HARTFORD, Conn. — A game of quantity versus quality in the offensive zone played out in favor of the Massachusetts hockey team on Friday against Connecticut.
No. 10 UMass (17-9-2, 12-5-2 Hockey East) won the battle of shots on goal by a wide margin, 35-20, but defensive breakdowns allowed the No. 20 Huskies (16-12-0, 12-7-0) to keep applying pressure of their own even if their shots weren’t indicative of that success. Ultimately, quantity triumphed and the Minutemen came away with a 2-1 road win.
“Preparing for this game I watched how well UConn had been playing and knew this was going to be a low-scoring, heavy game,” UMass coach Greg Carvel said after the game. “I thought our guys were outstanding tonight … real solid 60 minutes, I thought we deserved to win.”
UMass was chipping away at UConn goaltender Darion Hanson for two and a half periods before it finally got a goal past the netminder. A relentless 14 shot effort in the first period wasn’t enough to faze Hanson despite a few quality chances mixed in. The second frame saw a downtick in total Minutemen shots, but Hanson still needed to stand on his head a few times to keep the puck from slipping across the goal line. Hanson played with desperation and didn’t look like he would break at any moment.
That changed when UMass went to work on the power play halfway through the third period.
The Minutemen have seen consistent success on the man advantage this season but had a few power play chances nullified early on by taking penalties of their own and having to skate 4-on-4. Their second true power play of the game showed itself as one of the top units in hockey east. Ryan Ufko came away with the goal but from the time Josh Lopina won the offensive zone face off until Ufko attempted his one timer, all five UMass skaters on the ice had a hand in creating the scoring chance.
“That play from behind the net is a set play, we got good players who can execute,” Carvel said. “Ufko is a real good player, he’s going to score a lot of goals from the blue line, he’s got a skill at getting the puck to the net and getting it through.”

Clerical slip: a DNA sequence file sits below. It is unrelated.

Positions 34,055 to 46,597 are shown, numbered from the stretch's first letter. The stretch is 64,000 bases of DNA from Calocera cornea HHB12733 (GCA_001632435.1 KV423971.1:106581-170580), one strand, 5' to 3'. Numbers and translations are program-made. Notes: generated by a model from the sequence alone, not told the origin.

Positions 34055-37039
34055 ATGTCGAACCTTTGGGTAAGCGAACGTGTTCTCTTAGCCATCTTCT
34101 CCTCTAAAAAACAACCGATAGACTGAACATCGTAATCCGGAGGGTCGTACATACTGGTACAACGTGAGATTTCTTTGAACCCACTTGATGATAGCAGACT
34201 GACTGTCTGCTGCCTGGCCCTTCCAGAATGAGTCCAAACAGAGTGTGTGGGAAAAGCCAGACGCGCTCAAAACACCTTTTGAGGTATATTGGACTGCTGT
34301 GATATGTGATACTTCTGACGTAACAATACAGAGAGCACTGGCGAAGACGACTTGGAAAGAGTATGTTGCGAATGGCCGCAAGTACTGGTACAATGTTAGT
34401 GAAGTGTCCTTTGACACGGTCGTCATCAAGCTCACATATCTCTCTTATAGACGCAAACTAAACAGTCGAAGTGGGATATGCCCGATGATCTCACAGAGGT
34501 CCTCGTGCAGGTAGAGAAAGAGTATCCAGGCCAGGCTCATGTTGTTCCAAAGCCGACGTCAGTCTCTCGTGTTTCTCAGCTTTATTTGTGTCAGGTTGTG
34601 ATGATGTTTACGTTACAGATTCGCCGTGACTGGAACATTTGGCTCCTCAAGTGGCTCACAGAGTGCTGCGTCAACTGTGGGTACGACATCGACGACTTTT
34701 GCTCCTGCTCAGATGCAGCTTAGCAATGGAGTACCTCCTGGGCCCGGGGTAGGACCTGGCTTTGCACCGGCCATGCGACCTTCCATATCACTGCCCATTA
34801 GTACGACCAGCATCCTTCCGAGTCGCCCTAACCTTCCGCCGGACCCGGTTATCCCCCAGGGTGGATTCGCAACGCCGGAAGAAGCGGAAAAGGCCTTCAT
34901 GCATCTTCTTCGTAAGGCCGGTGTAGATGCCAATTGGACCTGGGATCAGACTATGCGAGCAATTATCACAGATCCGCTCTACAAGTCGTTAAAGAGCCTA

The Huskies played an entirely different game from the Minutemen offensively. They had difficulty maintaining offensive zone time and developing 5-on-5 chances but took advantage of unsettled opportunities and nearly made UMass pay for its slip-ups on defense. UConn had two of its shots ring off the post in the first period, mere inches away from finding the back of the net. It also found two breakaway chances through the first 40 minutes, but Minutemen goaltender Matt Murray turned both shots away without allowing a goal.
Murray made 19 saves on the night including the key breakaway stops and shut out the Huskies for almost 59 minutes before allowing a goal past him while UConn skated with a 6-on-4 advantage. Murray had solid defense in front of him from UMass and outside of the few mental mistakes, the Minutemen held strong in their own zone with a strong forecheck presence to limit the Huskies’ chances.
“[Murray] looked very confident tonight, we need him to be,” Carvel said. “This was exactly what we need from him, we need him to make a couple big saves and he did, he came up huge.”
Lopina helped secure the game late with a goal in transition to make the score 2-0, so even when UConn scored its first empty net goal it still needed more offensive fireworks to send the game into overtime. Though he struggled to win face offs early in the night, Lopina’s all-around third period performance made up for the slow start. The sophomore finished 14-25 on draws and was on the ice for both Minutemen goals.
UMass hasn’t played well on the road against the Huskies during Carvel’s tenure as head coach but picked up a decisive win on Friday. Now the Minutemen look to duplicate their success on Saturday night in the Mullins Center.
“This is the best we’ve ever played in this building since I’ve been at UMass,” Carvel said. “We won once here but we almost stole that game, tonight I felt like we deserved to win. Very proud of the team.”
Colin McCarthy can be reached at [email protected] and followed on Twitter @colinmccarth_DC.